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Budget hopes and fears

Leaving Capital Gains Tax alone and increasing the stamp duty threshold are dominant themes as advisers express their hopes and fears in anticipation of this Wednesday’s Budget.

Baronworth (Investment Services) Ltd director Colin Jackson

Hopes: “Top of my wish list would be for the Isa allowance to go up again.  I would like them to bring up the allowance to the same level as if it had been index linked. It is very tough nowadays for people to accumulate any money and the way to encourage them is to offer tax-free incentives.”

“I would like to see the £50,000 FSCS limit increased. I would like to see the compensation limit raised by more than £50,000 and also I would like to see it cover each individual investor for each individual provider.  From the public’s point of view it would provide a larger degree of safety.”

Fears:

“We just cannot carry on as we are and you cannot keep increasing taxation and expect people to live a reasonably comfortable life. I just hope the Budget will not be too draconian.”

Churchill Investments director Chris Gilchrist

Hopes:

“The wish list would be things that are not going to happen. The replacement of the 50 per cent higher rate of tax with taxes that raise money in more sensible ways and do not encourage tax evasion. The 50 per cent tax will not raise the money the Chancellor wants  and will just create lots of tax planning.”

“The stamp duty holiday for the first-time buyers obviously did work so let’s get rid of it completely and have the starting threshold of £200,000. I think then we would definitely see a good effect on the first-time buyer property market.”

Fears

“My wish list includes him not doing anything with Capital Gains Tax, which I don’t think he will and I hope he won’t.  We’ve had so many changes to CGT as a result of Brown and Darling messing it up between them. We do just need to leave it alone for a bit”

Evolve Financial Planning director Jason Witcombe

Hopes

“My wish list which isn’t going to happen is that someone would simplify pensions again given that we have had some crazy changes over the last few years.  In fact I wish we could go back to the rules before 2006 which most people understood.  It has now got far too complicated.”

“One of my wishes, partly from a personal but also from a countrywide perspective, is that we need to go back to a situation where entrepreneurs relief for CGT was more generous to try to inspire people to setup businesses and grow the economy.”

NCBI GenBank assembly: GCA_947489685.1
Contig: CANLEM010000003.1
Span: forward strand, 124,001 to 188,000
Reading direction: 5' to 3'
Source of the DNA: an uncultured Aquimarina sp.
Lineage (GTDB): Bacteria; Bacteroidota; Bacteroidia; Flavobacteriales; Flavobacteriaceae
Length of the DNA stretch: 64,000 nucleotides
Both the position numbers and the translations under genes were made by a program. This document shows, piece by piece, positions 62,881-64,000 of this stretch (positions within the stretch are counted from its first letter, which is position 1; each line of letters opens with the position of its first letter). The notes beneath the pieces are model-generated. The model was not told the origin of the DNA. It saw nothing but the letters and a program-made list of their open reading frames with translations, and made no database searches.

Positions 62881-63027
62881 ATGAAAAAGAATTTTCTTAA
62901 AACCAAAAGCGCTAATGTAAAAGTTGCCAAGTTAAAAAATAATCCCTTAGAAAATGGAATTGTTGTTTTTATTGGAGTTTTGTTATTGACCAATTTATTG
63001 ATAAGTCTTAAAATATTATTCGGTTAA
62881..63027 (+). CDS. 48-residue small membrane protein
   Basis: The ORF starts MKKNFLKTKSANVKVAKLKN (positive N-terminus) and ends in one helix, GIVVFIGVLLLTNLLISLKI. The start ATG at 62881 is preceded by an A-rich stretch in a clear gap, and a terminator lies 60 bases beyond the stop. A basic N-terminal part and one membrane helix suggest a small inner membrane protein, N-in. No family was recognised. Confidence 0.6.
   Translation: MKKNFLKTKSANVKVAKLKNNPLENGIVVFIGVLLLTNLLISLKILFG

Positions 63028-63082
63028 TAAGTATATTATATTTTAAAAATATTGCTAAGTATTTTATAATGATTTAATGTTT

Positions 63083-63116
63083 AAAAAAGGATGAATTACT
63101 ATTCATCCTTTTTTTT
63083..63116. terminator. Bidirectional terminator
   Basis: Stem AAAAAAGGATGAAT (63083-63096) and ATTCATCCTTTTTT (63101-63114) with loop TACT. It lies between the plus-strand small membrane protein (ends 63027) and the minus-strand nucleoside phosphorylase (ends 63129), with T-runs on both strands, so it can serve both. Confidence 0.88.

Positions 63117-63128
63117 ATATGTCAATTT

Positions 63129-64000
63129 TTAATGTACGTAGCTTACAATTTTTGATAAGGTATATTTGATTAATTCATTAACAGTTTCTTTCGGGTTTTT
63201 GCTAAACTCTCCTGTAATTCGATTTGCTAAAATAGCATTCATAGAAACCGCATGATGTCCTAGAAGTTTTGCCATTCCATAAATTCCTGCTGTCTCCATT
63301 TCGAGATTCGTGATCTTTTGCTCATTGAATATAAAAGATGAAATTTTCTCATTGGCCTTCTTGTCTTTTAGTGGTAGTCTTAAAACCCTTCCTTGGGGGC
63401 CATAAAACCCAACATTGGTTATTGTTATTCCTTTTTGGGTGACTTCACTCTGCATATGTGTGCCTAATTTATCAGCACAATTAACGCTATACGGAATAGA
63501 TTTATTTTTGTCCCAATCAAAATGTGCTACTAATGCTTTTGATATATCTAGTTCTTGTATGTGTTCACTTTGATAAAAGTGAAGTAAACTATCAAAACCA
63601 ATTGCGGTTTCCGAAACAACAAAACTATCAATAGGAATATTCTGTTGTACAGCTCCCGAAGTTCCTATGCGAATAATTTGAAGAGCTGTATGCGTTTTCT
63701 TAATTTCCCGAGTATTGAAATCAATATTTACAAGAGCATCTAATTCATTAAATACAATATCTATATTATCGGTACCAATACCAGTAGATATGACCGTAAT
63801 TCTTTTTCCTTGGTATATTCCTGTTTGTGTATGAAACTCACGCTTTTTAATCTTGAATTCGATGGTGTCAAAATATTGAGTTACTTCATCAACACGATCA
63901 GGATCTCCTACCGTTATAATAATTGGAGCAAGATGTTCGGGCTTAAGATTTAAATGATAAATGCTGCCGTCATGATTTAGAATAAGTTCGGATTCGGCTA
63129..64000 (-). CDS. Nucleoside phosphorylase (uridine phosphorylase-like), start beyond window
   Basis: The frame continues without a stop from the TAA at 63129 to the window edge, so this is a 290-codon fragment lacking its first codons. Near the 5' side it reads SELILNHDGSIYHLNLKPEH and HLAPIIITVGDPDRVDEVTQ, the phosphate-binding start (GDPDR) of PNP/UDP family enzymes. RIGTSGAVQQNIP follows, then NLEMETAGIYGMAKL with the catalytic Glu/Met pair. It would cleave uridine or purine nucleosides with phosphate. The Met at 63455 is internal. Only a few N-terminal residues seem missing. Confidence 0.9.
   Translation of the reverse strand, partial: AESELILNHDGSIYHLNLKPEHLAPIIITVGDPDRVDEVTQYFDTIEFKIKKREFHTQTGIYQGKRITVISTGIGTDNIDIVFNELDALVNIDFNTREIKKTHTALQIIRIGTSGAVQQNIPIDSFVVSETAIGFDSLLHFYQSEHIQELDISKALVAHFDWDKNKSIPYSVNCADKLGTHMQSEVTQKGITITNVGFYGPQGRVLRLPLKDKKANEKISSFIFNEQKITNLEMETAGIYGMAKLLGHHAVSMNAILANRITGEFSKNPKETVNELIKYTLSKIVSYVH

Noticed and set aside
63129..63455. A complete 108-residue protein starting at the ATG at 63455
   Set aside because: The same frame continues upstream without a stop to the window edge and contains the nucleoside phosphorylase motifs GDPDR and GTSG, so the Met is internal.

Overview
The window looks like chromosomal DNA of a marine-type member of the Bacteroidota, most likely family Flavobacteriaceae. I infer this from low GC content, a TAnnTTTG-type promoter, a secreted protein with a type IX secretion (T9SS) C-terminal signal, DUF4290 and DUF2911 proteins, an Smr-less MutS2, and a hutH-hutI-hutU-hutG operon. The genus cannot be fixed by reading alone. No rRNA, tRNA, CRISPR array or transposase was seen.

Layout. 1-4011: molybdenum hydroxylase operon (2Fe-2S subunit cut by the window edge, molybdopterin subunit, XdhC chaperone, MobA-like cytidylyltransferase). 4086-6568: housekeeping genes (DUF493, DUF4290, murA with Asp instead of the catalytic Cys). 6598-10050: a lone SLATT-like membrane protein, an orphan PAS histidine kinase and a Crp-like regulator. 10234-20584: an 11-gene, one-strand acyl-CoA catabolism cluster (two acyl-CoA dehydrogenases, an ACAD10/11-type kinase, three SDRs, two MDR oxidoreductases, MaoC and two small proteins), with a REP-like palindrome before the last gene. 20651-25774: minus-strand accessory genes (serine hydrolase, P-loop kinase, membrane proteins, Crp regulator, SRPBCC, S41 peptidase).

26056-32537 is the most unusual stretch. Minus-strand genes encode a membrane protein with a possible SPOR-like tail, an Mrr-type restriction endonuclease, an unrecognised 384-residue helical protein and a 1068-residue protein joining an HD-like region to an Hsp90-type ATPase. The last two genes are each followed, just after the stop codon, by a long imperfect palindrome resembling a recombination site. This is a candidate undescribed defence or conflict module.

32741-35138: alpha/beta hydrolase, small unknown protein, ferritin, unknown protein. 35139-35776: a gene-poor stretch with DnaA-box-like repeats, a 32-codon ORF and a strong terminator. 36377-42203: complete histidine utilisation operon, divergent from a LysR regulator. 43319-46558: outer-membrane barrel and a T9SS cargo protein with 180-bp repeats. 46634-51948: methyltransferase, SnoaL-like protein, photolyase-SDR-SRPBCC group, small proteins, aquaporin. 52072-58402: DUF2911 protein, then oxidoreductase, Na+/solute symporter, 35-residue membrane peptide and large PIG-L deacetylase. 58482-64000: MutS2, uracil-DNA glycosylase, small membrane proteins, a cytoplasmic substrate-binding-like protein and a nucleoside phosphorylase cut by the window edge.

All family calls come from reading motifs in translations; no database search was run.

Fears

“I would rather they didn’t tamper with CGT just because it only changed a few years ago anyway – but I suspect that CGT will get tampered with and I suspect the 18 per cent will go up to your marginal rate of tax.”

“In general another wish is to try to not have pointless minor changes that are clearly for political and not for practical means.  For example this stupid idea that for part of the last tax year the over 50s can get a slightly higher Isa allowance, which if you think of all the changes to websites, literature and government briefings has got to have lost more money than it actually made.”

Yours Financially IFA John Donaldson

Hopes

“We would like to see some way of simplifying the pensions relief system because that seems to be getting more and more complicated.  The simplest way might be just to say there is an annual limit on which you get tax relief. Some simple contribution limit or a percentage of the lifetime allowance or something that is more straight forward than what we’ve got with these anti-forestalling rules”

“Things we expect to see are further restrictions on income tax relief in some way and possibly even further restrictions on pensions relief. Venture capital trusts and Enterprise Investment schemes may come under scrutiny” 

“Capital gains tax might well be increased.  The government has got to get some tax back from somewhere and I suppose that is an easy way to increase revenue.”

Clayden Associates Ltd director Daniel Clayden

Hopes:

“Realistically my hope is that the tax burden isn’t going to increase by too much but I don’t think that’s going to happen.  I think this is going to be the start of filling the gaping hole there is in the deficit. 

“They are looking to tax people who are deemed higher earners.  We’ve got a new super rate of income tax and I wonder if we will see effectively an extra strand with regards to CGT which would obviously go against the flat simplified regime.”

“I think what they did with regard to the stamp duty having the higher threshold was a success and I think if they introduce something like that again it would be good news for first time buyers which would obviously help to stimulate the property market.”

Fears:

“In my opinion there is going to be an increase in CGT as there is a huge differential between the higher rate of income tax and what you’ve got in CGT with the flat 18 per cent.  I suppose my fear is this is a Government which has set its stall out as trying to simplify taxation and pensions, then because of the fact the cupboard is bare they’ve had to bring in new layers of legislation and complicate things because they have needed to increase revenue”

“The fear is going to be that when you look there is so much opportunity for increases in taxation.  I think a big trend that we’ve seen in all the previous Budgets has been anti-avoidance so there are bound to some measures there and the one slightly annoying trend we’ve seen from this government is that that sort of legislation only seems to come out in the finer detail.”

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